Lydéric Bocquet

Nanofluidic transport in individual carbon and boron nitride nanotubes

ZNN Ground Floor Seminarraum

26.04.2016, 13:00

Liquid transport in nanopores challenges the fundamental frontiers of fluid dynamics and nanoscience. Recently a number of reports highlighted exceptional water transport properties when confined in carbon-based nanopores, and carbon nanofluidics raised a lot of hopes for new avenues for desalination, nano-filtration and energy harvesting. However many of these results still remain debated and the fundamental reasons why carbon materials is so specific to fluidic transport still remains debated.

A major challenge to address the fundamental properties at the nanoscales lies in building distinct and well-controlled nanosystems, amenable to the systematic exploration of their properties. To this end, we have developed new methods based on the manipulation of nano-objects, displacing, cutting, and glueing these elementary building blocks. This allows us to fabricate original fluidic and mechanical systems involving single nanotubes.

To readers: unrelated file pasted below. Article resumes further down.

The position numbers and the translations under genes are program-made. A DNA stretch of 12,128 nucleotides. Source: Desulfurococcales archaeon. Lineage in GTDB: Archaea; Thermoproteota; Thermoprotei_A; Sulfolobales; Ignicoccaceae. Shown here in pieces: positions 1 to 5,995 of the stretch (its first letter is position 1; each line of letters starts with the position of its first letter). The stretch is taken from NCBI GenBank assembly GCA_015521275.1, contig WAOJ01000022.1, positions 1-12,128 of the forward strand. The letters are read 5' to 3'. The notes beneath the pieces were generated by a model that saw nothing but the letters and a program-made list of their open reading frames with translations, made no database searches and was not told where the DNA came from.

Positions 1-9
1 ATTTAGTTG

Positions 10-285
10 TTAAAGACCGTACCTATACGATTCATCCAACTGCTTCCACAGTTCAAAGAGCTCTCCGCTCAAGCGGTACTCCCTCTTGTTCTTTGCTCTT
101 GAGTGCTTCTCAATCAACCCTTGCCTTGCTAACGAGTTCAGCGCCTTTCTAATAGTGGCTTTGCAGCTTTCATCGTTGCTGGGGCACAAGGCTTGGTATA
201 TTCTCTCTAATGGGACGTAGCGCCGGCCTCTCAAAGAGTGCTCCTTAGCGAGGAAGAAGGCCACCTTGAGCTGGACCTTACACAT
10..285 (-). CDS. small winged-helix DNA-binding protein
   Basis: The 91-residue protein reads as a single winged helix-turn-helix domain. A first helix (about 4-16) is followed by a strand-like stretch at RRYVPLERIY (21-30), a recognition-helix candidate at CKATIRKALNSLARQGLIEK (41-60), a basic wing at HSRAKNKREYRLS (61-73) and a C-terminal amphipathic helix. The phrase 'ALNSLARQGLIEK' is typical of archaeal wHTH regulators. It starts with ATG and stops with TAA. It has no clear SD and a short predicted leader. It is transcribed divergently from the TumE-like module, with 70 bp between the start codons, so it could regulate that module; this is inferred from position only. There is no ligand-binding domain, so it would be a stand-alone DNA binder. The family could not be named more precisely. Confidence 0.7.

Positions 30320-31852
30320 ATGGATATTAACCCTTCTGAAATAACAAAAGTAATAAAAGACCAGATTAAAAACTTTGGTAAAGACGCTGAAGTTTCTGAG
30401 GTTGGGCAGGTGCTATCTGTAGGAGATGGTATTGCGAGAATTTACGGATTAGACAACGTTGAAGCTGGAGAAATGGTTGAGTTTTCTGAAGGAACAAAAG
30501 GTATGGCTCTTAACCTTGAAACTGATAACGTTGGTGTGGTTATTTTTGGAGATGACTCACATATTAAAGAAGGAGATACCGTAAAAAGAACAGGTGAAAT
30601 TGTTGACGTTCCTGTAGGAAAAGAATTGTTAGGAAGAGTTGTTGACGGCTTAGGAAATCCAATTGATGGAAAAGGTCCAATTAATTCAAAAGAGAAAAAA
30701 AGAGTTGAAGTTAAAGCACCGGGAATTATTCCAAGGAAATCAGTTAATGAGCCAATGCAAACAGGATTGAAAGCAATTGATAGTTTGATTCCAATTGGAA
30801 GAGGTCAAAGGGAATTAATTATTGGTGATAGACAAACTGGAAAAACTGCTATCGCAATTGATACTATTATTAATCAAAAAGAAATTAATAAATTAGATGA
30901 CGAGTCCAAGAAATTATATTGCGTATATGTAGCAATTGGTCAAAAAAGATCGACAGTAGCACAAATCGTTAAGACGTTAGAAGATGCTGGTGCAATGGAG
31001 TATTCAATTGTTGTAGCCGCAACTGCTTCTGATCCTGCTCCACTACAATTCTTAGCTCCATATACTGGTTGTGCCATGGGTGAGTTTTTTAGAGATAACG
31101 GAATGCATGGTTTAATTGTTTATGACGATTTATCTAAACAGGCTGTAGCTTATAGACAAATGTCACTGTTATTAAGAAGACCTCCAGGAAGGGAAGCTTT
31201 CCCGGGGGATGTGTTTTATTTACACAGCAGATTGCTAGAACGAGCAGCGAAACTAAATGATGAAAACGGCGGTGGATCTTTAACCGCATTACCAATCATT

I will first discuss ionic transport through single nanotubes, made of both carbon (CNT) and boron-nitride (BNNT) materials. These results show a contrasting interfacial behavior between the rather hydrophobic CNT and its crystallographic analogue, BNNT. In particular these experiments highlights strong adsorption of hydroxyle ions at the pristine carbon-water interface.

I will then discuss experiments of nanoscale water jets emerging from single nanotubes. The peculiar jet geometry allows for a passive and dye free probe of the mass flow across a nanotube with an unprecedented sensitivity. It reveals a diameter-dependent surface slippage for carbon nanotubes, leading to a giant flow enhancement for the smallest tubes. In contrast their boron-nitride analogues show no slippage. This highlights the subtle microscopic origin of water superlubricity at carbon interfaces.